Possible variations in 2023–24

Congress in the United States enacted the FAFSA Simplification Act back in December 2021. Numerous modifications to the FAFSA are currently planned to go into effect soon because of this new legislation. The general implementation date for these modifications as of the time the legislation was passed was July 1, 2023. The FAFSA Simplification Act’s implementation date was later pushed back to July 1, 2024, so the Education Department is now authorized to carry out certain of its provisions “on or after July 1, 2023, but no later than July 1, 2024.”

The Student Aid Index will replace the EFC, which is one of the most significant improvements (SAI). The SAI can be as low as -$1,500, but the EFC cannot be less than $0.

Less questions will need to be answered on the revised FAFSA, which will speed up the application process.

The amount of income utilized to determine the SAI has decreased due to an increase in the income protection allowance (IPA) levels.

It will no longer be illegal for anyone who are incarcerated in a federal or state prison to receive Pell Grants.

Students who were previously barred from receiving Pell Grants due to circumstances beyond their control now qualify again.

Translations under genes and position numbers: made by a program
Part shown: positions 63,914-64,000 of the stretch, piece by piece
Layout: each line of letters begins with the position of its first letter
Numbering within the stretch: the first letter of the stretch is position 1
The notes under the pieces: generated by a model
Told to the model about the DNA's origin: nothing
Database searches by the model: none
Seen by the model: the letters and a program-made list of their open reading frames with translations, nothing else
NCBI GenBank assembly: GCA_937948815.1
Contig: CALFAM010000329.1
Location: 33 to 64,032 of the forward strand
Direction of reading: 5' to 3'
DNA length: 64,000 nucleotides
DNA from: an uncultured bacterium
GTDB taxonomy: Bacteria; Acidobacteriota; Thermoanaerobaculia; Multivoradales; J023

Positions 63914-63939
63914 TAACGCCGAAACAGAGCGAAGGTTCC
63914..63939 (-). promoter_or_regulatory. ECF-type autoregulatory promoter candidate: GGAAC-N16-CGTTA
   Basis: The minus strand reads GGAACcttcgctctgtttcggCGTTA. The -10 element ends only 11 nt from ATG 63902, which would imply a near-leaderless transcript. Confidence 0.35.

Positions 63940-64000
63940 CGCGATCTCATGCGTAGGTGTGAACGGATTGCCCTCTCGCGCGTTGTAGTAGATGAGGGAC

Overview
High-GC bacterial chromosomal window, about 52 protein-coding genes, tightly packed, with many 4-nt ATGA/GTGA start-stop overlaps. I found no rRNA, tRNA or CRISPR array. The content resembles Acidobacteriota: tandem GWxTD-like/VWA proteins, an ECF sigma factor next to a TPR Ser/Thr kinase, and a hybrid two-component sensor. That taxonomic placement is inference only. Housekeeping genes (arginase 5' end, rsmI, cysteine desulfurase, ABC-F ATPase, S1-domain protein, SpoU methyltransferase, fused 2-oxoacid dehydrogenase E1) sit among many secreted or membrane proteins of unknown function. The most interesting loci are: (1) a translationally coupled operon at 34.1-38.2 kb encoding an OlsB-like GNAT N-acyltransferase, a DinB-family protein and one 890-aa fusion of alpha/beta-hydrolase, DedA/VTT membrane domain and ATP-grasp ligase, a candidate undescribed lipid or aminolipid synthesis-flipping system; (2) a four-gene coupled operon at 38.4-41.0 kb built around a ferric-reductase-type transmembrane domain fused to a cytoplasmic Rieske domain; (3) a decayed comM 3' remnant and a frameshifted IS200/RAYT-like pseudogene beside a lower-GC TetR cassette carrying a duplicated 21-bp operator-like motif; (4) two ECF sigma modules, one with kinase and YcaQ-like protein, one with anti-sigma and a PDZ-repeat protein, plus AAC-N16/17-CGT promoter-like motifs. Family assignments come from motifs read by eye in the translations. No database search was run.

It will be simpler for students who are homeless or have experience with foster care to qualify for independent student status.

Federal student funding will no longer be unavailable to people who are assigned male at birth, fail to register with the Selective Service, and are convicted of possessing or selling a controlled substance.

There will be more information on how higher education institutions (IHEs) should figure out the various costs associated with a student’s attendance (COA).

There will be a repeal of the Subsidized Usage Limit Applies (SULA) rule, which prohibits first-time borrowers from receiving direct loans for a period longer than 150% the published length of the academic program in which they are currently enrolled.

Photo Credits: